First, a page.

Charley Davis wins an amateur boxing match and is taken on by promoter Quinn. Charley's mother doesn't want him to fight, but when Charley's father is accidentally killed, Charley sets up a... See full summary »
Over-the-hill boxer Bill 'Stoker' Thompson insists he can still win, though his sexy wife Julie pleads with him to quit. But his manager Tiny is so confident he will lose, he takes money ... See full summary »
Anthony John is an actor whose life is strongly influenced by the characters he plays. When he's playing comedy, he's the most enjoyable person in the world, but when he's playing drama, ... See full summary »
Adam Lemp, the Dean of the Briarwood Music Foundation, has passed on his love of music to his four early adult daughters - Thea, Emma, Kay and Ann - who live with him and his sister, the ... See full summary »
Bullfighter Luis Bello (Mel Ferrer) is a star, but fear and doubt strike quickly after he is injured in the ring. Manager Raul Fuentes (Anthony Quinn) refuses to let him give up, though, ... See full summary »
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Embittered after serving time for a burglary he did not commit, Joe Bell is soon back in jail, on a prison farm. His love for the foreman's daughter leads to a fight between them, leading ... See full summary »
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Charley Davis wins an amateur boxing match and is taken on by promoter Quinn. Charley's mother doesn't want him to fight, but when Charley's father is accidentally killed, Charley sets up a fight for money. His career blooms as he wins fight after fight, but soon an unethical promoter named Roberts begins to show an interest in Charley, and Charley finds himself faced with increasingly difficult choices. Written by
Jim Beaver <email@example.com>
"Screen Director's Playhouse" broadcast a 30 minute radio adaptation of the movie on November 11, 1949 with John Garfield and William Conrad reprising their film roles. See more »
In the first dressing room scene, there's a close-up of Quinn leaning against the wall. In the very next shot, he's standing a few feet in front of the wall, then backs up and leans against it again. See more »
I've never seen anything like it before in my life. A great silence has descended over this crowd. They seem to sense the kill. There's fear in Marlowe's eyes as Davis looks for an opening.
Davis is following Marlowe around the ring now like a tiger stalking his prey.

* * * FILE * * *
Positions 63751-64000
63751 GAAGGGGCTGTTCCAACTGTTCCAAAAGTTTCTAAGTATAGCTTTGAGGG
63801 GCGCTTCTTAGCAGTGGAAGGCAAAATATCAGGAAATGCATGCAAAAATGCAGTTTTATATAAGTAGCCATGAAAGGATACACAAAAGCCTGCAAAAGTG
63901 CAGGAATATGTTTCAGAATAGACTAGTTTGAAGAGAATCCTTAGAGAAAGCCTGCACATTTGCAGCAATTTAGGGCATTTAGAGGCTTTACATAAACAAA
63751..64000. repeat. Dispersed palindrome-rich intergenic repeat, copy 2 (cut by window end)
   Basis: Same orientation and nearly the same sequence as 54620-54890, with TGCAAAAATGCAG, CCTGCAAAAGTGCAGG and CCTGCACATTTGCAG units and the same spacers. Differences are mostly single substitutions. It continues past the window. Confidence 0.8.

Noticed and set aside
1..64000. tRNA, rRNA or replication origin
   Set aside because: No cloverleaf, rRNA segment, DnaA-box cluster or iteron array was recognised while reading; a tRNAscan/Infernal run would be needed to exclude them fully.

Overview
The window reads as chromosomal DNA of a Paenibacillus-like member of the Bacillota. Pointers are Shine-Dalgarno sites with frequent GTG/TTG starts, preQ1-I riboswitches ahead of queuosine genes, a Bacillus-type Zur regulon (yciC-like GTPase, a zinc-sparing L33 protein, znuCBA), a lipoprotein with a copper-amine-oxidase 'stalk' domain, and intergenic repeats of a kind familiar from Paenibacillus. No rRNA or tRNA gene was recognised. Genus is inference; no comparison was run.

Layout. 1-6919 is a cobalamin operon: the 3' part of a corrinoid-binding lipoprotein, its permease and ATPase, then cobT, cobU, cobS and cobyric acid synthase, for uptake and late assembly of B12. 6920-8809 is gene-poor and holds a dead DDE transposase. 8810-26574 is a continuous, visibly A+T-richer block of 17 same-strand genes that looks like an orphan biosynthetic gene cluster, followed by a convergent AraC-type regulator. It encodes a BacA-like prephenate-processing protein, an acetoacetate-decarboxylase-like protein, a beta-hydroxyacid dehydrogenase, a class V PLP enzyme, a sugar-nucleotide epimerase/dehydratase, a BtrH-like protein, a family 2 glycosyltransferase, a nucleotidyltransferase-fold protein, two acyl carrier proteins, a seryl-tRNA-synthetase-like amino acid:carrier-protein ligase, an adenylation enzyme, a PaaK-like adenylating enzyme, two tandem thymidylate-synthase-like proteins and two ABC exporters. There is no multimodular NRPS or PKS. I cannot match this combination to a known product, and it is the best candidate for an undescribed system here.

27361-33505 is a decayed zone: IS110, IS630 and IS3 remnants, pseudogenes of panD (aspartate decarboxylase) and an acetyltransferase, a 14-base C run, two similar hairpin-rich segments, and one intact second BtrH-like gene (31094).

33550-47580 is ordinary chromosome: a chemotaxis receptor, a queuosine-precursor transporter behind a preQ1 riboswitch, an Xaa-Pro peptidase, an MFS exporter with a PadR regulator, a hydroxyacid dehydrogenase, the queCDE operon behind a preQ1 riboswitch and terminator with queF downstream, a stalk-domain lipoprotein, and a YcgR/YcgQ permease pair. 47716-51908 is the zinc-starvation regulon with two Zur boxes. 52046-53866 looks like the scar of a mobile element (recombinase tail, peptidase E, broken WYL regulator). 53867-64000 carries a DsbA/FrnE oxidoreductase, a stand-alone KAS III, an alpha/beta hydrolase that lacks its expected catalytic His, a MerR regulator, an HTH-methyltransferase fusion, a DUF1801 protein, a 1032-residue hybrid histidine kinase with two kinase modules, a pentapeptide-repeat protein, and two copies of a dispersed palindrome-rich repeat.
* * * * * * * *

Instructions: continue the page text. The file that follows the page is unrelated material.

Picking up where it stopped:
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I looked at this as simply a good story, a solid drama that happened to have the sport of boxing figure into it. "Boxing movies." if people insist on labeling this under that category, were particularly popular around the time of this film. Many of them had similar stories about a good guy being told to take a dive or else. Yes, that was in here, too, but it wasn't anywhere near the central part of the story. This film was more of an earlier "Raging Bull"-type tale in that it concentrated on the friends, family, freeloaders, criminals and women surrounding the main male character.
This was more of a story about a decent man who gets carried away with success and with the power and money that goes with it. As good as the lead actor, John Garfield, was in here - and he was good - I was more intrigued with the supporting characters.
Lilly Palmer looked and sounded the part of a refined sweet, pretty French girl (whatever that means) and was a good contrast to the uneducated and quick tempered brute (Garfield). As in so many stories, she wasn't fully appreciated by her man until the end. Anne Revere, as Garfield's mom (she seemed to always play the lead character's mother in 1940s films) was fascinating as she always was and kudos to Joseph Peveny as "Shorty" and Lloyd Gough a "Roberts." Both added a lot to the film. Wlliam Conrad and Hazel Brooks added some great film noir-- type dialog, berating each other once in a while.
These actors, and the photography of James Wong Howe, make this a cut above most if not all the so-called "boxing films."
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